Publications

ATM mutations in patients with hereditary pancreatic cancer.

Author(s): Roberts NJ,  Jiao Y,  Yu J,  Kopelovich L,  Petersen GM,  Bondy ML,  Gallinger S,  Schwartz AG,  Syngal S,  Cote ML,  Axilbund J,  Schulick R,  Ali SZ,  Eshleman JR,  Velculescu VE,  Goggins M,  Vogelstein B,  Papadopoulos N,  Hruban RH,  Kinzler KW,  Klein AP

Journal: Cancer Discov

Date: 2012 Jan

Major Program(s) or Research Group(s): CADRG

PubMed ID: 22585167

PMC ID: PMC3676748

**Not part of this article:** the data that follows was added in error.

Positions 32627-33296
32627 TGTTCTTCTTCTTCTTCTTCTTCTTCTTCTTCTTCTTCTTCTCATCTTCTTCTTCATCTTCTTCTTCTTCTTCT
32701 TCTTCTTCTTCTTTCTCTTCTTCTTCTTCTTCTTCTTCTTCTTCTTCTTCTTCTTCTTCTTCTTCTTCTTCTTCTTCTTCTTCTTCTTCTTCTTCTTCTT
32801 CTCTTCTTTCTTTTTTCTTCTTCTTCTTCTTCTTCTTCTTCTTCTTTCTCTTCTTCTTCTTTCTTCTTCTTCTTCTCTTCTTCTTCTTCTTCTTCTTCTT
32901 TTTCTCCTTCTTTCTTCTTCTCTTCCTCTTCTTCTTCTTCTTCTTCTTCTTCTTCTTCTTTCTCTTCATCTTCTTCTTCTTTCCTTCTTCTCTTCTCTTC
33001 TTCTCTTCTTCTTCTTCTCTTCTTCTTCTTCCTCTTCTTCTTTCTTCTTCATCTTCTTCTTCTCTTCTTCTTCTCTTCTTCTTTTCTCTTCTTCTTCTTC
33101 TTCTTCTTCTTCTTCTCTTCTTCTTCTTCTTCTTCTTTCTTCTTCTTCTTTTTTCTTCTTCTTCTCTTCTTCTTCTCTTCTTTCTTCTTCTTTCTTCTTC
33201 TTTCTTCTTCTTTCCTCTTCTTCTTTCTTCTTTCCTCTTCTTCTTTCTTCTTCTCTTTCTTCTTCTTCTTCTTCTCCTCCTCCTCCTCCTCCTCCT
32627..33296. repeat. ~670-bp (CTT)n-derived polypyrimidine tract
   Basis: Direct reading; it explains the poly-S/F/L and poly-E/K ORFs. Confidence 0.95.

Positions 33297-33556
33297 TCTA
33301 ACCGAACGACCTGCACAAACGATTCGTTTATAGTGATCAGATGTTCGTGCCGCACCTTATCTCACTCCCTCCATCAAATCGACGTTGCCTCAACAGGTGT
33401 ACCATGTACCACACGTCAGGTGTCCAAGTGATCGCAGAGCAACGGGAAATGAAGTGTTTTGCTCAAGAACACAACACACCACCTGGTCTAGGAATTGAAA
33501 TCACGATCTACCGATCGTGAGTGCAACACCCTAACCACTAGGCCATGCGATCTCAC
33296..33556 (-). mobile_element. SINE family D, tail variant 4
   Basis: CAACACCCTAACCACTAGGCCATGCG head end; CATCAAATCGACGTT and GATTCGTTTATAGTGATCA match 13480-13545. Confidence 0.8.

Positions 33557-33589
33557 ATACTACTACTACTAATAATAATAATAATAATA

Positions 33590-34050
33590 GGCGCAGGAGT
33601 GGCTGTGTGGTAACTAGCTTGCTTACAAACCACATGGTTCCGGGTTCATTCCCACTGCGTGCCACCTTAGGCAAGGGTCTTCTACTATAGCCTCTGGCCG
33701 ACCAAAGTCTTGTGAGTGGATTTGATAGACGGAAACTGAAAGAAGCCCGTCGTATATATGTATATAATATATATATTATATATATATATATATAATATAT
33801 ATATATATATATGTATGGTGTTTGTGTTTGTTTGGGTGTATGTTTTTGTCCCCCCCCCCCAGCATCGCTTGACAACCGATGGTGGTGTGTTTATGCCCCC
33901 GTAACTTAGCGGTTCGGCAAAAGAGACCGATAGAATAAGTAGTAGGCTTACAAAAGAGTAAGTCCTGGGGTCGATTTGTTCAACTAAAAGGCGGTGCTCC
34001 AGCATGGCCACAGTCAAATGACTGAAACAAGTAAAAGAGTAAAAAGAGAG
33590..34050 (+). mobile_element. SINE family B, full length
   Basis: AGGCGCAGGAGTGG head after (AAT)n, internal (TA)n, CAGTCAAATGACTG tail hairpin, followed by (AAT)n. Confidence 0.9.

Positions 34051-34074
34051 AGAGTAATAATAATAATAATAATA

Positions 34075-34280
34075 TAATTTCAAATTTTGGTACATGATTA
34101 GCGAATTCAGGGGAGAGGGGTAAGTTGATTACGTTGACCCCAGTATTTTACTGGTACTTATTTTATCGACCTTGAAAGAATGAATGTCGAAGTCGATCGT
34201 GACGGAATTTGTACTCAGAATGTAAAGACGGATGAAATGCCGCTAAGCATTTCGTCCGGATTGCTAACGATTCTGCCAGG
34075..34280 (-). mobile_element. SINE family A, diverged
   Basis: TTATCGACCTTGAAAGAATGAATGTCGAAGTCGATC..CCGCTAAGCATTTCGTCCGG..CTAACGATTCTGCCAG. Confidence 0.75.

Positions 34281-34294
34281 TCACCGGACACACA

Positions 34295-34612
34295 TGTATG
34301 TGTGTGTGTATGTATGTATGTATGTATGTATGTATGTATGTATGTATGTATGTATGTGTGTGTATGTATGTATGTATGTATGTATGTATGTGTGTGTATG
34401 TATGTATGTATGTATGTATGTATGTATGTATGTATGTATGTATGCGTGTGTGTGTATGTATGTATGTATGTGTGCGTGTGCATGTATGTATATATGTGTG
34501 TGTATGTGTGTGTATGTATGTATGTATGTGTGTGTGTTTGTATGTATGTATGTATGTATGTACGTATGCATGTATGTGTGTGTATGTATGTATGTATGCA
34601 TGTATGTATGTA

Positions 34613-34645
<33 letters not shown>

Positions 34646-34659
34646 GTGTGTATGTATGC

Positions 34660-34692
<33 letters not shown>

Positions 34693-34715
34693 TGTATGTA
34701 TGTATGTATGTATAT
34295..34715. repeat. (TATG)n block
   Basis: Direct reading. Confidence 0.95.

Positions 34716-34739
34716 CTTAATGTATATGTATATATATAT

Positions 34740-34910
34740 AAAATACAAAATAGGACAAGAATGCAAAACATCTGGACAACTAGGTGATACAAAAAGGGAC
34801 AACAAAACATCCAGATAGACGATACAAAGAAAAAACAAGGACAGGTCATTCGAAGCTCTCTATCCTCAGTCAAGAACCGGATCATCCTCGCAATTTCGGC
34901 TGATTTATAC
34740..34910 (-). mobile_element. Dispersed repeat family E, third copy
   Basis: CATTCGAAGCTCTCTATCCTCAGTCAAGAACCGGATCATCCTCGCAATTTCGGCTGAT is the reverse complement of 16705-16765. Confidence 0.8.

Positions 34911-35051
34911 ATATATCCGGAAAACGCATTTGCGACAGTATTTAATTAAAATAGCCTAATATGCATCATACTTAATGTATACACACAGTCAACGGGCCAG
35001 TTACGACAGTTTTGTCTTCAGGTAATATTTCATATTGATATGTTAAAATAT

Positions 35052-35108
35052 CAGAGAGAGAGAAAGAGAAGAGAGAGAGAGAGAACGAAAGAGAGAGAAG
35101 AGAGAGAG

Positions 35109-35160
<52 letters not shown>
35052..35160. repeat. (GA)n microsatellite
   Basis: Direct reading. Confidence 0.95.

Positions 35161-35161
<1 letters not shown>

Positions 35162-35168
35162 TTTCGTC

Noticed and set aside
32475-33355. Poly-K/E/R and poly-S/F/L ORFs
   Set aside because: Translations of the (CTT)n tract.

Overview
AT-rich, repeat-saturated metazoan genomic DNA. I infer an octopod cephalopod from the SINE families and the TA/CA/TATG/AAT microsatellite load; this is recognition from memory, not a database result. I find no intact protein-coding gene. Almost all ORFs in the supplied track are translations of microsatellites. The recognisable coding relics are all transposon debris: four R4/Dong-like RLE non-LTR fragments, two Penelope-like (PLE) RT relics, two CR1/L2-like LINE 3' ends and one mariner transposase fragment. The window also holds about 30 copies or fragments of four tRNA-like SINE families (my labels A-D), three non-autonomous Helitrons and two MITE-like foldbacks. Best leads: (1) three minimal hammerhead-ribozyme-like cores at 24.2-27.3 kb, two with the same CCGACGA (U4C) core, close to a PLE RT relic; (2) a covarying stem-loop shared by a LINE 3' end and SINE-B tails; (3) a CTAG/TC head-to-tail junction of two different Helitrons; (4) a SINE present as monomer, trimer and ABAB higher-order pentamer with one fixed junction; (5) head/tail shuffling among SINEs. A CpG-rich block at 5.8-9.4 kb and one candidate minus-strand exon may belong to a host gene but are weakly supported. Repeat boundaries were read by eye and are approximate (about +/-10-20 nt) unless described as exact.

Abstract: UNLABELLED: Pancreatic cancers are the fourth most-common cause of cancer-related deaths in the Western world, with >200,000 cases reported in 2010. Although up to 10% of these cases occur in familial patterns, the hereditary basis for predisposition in the vast majority of affected families is unknown. We used next-generation sequencing, including whole-genome and whole-exome analyses, and identified heterozygous, constitutional, ataxia telangiectasia mutated (ATM) gene mutations in 2 kindreds with familial pancreatic cancer. Mutations segregated with disease in both kindreds and tumor analysis demonstrated LOH of the wild-type allele. By using sequence analysis of an additional 166 familial pancreatic cancer probands, we identified 4 additional patients with deleterious mutations in the ATM gene, whereas we identified no deleterious mutations in 190 spouse controls (P = 0.046). When we considered only the mostly severely affected families with 3 or more pancreatic cancer cases, 4 deleterious mutations were found in 87 families (P = 0.009). Our results indicate that inherited ATM mutations play an important role in familial pancreatic cancer predisposition. SIGNIFICANCE: The genes responsible for the majority of cases of familial pancreatic ductal adenocarcinoma are unknown. We here identify ATM as a predisposition gene for pancreatic ductal adenocarcinoma. Our results have important implications for the management of patients in affected families and illustrate the power of genome-wide sequencing to identify the basis of familial cancer syndromes.